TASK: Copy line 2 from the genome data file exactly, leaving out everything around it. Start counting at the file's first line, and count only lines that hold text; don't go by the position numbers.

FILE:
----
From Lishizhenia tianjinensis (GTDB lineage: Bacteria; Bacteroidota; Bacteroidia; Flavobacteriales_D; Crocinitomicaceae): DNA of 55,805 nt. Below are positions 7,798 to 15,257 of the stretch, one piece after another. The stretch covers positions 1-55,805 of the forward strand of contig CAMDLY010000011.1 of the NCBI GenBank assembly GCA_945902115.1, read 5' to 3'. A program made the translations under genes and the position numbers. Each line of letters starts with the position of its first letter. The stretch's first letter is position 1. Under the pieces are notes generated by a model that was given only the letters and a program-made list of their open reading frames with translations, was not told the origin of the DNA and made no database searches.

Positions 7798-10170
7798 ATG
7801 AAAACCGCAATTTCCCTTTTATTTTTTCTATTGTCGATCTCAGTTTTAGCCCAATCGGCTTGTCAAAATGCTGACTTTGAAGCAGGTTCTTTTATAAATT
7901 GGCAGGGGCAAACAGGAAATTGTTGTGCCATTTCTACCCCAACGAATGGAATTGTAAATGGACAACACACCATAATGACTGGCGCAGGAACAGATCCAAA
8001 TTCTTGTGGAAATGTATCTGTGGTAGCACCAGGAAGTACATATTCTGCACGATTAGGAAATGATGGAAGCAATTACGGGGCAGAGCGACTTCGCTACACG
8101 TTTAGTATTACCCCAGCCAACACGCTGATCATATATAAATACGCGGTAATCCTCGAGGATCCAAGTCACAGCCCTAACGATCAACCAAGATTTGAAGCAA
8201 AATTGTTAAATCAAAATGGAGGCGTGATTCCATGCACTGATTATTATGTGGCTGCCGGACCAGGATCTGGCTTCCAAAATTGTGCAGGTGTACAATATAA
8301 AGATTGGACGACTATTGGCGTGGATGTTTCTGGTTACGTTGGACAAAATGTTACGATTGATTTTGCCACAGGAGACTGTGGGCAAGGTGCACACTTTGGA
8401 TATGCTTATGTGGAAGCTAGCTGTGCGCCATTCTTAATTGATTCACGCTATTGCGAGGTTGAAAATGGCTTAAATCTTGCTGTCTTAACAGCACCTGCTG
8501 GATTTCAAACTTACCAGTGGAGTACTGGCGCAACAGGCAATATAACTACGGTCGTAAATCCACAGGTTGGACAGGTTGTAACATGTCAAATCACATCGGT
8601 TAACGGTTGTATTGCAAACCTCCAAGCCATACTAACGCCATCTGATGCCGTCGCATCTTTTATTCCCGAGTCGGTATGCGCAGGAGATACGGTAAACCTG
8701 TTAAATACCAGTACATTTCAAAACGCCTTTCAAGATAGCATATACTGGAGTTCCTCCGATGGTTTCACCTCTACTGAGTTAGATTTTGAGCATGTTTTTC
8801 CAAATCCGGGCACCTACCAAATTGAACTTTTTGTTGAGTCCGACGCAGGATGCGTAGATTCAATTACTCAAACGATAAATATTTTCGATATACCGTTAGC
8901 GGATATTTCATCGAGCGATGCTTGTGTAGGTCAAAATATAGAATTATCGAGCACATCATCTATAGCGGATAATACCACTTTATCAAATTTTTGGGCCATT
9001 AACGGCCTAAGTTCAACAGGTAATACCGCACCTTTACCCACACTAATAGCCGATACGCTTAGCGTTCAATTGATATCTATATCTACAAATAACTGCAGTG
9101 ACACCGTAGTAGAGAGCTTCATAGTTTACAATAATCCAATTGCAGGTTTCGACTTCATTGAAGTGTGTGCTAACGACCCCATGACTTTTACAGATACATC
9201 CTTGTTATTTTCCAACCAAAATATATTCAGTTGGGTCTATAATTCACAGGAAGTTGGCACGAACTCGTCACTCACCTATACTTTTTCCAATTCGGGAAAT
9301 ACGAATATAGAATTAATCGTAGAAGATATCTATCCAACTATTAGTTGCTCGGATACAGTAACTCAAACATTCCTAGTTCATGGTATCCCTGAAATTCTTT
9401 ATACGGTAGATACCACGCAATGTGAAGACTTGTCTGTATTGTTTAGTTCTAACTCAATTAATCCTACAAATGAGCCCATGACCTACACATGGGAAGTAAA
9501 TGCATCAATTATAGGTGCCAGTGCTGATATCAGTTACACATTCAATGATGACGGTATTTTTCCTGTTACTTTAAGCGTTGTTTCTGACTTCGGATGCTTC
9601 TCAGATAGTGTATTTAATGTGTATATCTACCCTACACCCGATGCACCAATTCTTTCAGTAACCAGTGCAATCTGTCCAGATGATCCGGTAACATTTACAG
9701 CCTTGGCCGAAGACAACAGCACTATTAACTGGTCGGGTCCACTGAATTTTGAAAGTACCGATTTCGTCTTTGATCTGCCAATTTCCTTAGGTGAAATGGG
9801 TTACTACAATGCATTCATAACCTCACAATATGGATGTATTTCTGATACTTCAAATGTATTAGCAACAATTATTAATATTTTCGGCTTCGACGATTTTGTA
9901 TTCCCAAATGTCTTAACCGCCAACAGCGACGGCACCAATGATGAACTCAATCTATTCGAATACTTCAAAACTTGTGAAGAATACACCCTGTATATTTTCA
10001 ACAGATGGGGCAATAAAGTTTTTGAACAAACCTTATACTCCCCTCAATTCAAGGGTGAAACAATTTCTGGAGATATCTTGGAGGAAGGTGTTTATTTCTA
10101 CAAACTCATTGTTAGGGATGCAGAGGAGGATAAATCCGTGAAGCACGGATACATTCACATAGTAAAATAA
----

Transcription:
Positions 7798-10170